The End of Japan’s E-Book Isolation

In Digital by Hiroki Kamata

The demise of the Japan’s proprietary XMDF e-book format opens the door to EPUB3, international standards and competition.

Editorial by Hiroki Kamata, Ebook 2.0 Forum

TOKYO: On September 15, when Sharp announced that it was suspending production and sales of its much hyped flagship e-reading tablets, called Galapagos, it was seen as proof that Japan would not able to develop an e-book market “in an isolated environment.” That Galapagos failed to survive the first year, many also took it that Sharp was abandoning the proprietary XMDF file format.

Why is this important to international readers? Let me explain.

RIP Galapagos

The XMDF e-book data format, developed by Sharp several years ago, was considered by many in the publishing industry to be the digital format best suited to publication of Japanese books and comics. Its development and promotion was funded by the government and it was widely supported by the major publishers. Many believed XMDF, not EPUB, might become the primary standard and serve as an effective hedge against the influx of foreign platforms and devices.

The End of XMDF?

Promoted as the Japanese answer to the iPad and Kindle, Galapagos was the only reading device offering the XMDF file format. The tablet e-reader came in two models — one with a 5.5-inch screen for ¥39,800 ($474), the other in a 10.8-inch version for ¥54,800 ($653) — based on Android, but providing a proprietary interface and exclusive access to to a cloud based e-bookstore run by Tsutaya, a leading retail and rental chain.

Sales for the devices were expected to quickly reach one million, but despite an enormous publicity push, hit only 30,000 in the first ten months on sale.

So, why did “national flag carrier” for e-books fail to take off? Part of the unpopularity of the Galapagos can likely be attributed to its strange name, high price, and poor user experience as compared with rival devices (such as the iPad). But the major problem may simply be the limited number of e-book titles available for a device that was pitched as a dedicated e-reader. The company may have overestimated the major publishers’ willingness to publish a suitable number of e-books to make the device appealing.

Over the summer, Sharp reacted quickly to market sentiment, releasing a 7-inch tablet, one based on Android 3.2 and that operates more like a common tablet and offers access to the Android Market. It is not sold as a dedicated e-reader, and will remain in production. Sharp is also promising two more tablets shortly.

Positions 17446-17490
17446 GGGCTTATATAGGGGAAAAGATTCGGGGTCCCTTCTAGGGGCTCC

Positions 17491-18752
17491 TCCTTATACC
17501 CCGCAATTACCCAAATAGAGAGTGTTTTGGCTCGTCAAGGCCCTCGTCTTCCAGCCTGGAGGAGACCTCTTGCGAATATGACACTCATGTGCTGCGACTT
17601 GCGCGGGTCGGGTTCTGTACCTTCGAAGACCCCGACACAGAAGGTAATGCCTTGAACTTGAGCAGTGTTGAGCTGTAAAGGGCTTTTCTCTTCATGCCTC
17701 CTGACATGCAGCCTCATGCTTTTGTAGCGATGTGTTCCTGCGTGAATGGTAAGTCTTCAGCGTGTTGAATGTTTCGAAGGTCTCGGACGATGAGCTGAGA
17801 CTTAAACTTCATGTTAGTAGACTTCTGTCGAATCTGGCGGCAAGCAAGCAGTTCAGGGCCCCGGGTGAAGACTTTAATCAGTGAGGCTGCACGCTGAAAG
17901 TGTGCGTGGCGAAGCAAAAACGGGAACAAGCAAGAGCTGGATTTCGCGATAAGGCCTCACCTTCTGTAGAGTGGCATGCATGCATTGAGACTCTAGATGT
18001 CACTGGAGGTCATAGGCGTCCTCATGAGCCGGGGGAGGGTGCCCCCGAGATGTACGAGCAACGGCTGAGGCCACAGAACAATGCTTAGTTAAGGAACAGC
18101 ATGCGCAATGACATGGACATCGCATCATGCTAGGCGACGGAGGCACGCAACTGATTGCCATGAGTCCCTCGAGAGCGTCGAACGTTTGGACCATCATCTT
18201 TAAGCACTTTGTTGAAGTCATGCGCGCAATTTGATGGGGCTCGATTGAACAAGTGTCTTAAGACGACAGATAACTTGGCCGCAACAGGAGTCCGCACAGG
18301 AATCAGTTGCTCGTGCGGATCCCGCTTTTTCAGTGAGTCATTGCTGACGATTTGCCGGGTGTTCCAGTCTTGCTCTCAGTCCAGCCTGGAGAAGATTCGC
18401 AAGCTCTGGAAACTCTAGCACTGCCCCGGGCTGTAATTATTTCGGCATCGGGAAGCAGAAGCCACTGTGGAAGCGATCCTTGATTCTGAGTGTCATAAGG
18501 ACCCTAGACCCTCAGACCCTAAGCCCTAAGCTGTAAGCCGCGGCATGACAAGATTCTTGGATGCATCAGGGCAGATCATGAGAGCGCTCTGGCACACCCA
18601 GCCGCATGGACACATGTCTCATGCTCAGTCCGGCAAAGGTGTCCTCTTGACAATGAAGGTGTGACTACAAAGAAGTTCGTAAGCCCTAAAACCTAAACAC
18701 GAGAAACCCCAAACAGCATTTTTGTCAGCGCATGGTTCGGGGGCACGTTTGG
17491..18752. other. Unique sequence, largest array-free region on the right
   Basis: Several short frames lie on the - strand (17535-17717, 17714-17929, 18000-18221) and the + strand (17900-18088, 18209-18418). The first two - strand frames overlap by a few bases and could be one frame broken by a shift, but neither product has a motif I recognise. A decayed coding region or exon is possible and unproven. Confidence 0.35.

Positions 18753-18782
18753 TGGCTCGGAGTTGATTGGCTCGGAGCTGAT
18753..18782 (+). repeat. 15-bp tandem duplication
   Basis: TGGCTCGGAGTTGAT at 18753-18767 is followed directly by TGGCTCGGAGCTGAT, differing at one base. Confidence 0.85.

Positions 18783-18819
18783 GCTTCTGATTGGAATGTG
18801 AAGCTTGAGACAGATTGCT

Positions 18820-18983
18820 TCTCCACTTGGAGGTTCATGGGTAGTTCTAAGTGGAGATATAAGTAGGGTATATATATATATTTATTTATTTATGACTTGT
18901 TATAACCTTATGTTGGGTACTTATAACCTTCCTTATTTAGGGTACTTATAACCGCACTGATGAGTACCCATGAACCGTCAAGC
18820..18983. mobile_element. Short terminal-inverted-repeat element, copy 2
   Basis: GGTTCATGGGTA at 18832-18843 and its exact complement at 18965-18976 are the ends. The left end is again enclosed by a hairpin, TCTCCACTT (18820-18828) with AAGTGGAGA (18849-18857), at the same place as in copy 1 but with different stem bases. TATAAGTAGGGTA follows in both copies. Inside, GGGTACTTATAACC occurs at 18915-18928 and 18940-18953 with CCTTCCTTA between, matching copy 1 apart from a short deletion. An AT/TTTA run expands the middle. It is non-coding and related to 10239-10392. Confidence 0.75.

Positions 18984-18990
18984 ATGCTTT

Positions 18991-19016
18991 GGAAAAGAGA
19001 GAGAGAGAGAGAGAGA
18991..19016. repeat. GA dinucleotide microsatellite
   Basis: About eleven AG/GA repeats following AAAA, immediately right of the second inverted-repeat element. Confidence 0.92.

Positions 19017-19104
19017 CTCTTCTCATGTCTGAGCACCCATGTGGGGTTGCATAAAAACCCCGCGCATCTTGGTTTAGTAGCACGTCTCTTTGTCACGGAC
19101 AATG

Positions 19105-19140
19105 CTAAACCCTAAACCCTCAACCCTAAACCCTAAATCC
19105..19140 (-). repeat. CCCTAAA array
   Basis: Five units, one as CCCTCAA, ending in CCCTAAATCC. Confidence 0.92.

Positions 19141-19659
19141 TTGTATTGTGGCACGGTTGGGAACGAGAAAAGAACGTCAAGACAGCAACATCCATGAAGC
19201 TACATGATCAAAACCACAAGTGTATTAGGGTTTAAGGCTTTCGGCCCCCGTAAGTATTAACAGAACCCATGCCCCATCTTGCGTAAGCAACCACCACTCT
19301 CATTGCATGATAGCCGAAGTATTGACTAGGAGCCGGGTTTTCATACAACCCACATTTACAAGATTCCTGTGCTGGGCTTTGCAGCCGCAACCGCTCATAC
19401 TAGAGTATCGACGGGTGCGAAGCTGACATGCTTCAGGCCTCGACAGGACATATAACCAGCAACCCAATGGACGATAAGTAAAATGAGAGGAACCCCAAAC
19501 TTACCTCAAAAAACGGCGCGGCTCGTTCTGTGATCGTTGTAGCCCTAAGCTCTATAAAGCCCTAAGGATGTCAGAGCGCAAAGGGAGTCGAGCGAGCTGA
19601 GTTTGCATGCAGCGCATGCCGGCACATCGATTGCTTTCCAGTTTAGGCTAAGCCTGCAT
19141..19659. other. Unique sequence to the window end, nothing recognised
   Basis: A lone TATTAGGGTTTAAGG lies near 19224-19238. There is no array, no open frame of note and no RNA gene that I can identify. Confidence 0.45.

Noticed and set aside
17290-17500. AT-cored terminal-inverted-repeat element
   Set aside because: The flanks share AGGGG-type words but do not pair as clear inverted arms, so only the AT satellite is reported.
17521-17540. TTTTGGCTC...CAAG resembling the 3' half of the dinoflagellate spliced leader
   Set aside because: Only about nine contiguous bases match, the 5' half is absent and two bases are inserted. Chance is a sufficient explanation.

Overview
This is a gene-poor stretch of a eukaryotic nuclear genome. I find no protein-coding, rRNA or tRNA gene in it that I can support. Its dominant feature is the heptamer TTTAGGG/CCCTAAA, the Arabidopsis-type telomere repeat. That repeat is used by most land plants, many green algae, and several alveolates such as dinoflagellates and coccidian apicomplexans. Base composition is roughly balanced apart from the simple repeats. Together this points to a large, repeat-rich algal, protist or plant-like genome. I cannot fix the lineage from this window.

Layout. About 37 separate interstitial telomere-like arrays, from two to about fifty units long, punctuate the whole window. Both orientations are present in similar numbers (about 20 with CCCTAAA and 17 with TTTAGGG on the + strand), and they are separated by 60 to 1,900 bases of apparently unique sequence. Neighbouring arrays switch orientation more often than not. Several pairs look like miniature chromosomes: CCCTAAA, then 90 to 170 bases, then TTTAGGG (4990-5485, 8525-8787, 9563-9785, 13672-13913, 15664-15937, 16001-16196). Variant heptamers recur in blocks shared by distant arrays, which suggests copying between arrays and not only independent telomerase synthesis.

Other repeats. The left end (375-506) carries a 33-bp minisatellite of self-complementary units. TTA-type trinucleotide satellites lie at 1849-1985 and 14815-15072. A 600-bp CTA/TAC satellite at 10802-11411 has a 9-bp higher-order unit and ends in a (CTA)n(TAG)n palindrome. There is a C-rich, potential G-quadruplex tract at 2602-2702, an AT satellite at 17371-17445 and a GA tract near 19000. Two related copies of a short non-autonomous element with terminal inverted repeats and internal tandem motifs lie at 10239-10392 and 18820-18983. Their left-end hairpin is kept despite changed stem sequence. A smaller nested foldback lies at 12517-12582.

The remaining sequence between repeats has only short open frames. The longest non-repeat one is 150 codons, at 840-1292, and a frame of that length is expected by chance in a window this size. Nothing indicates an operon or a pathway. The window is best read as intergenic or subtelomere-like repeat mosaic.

Turning to EPUB3

What this all means is that Japanese publishers and device manufacturers may be inclined to turn away from XMDF to EPUB3, introduced this year. EPUB3 now adequately supports Japanese typesetting rules (much of thew work accomplished by a team of Japanese engineers) and is also usable with web browsers supporting HTML5, as well as the Japanese typesetting extension already implemented by Apple’s Safari.

The EPUB3 standard effectively eliminates the invisible barrier surrounding Japan which has been used to protect the local publishing industry by requiring foreigners to master enigmatic character sets and complicated vertical typesetting rules that are unique to the market. In fact, the official release of EPUB3 was reported by one Japanese newspaper as the “landing of global standards in making e-books” that will bring foreign rivals to the publishing industry.

Yes, it might be a shock for the industry to live in the open world without the protection of a technical barrier. However, they have also been given a key to the global content market, just like their foreign counterparts. They now have the opportunity to sell content in any format, anywhere in the world.

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About the Author

Hiroki Kamata

Hiroki Kamata is the editor and publisher of E-book 2.0 magazine.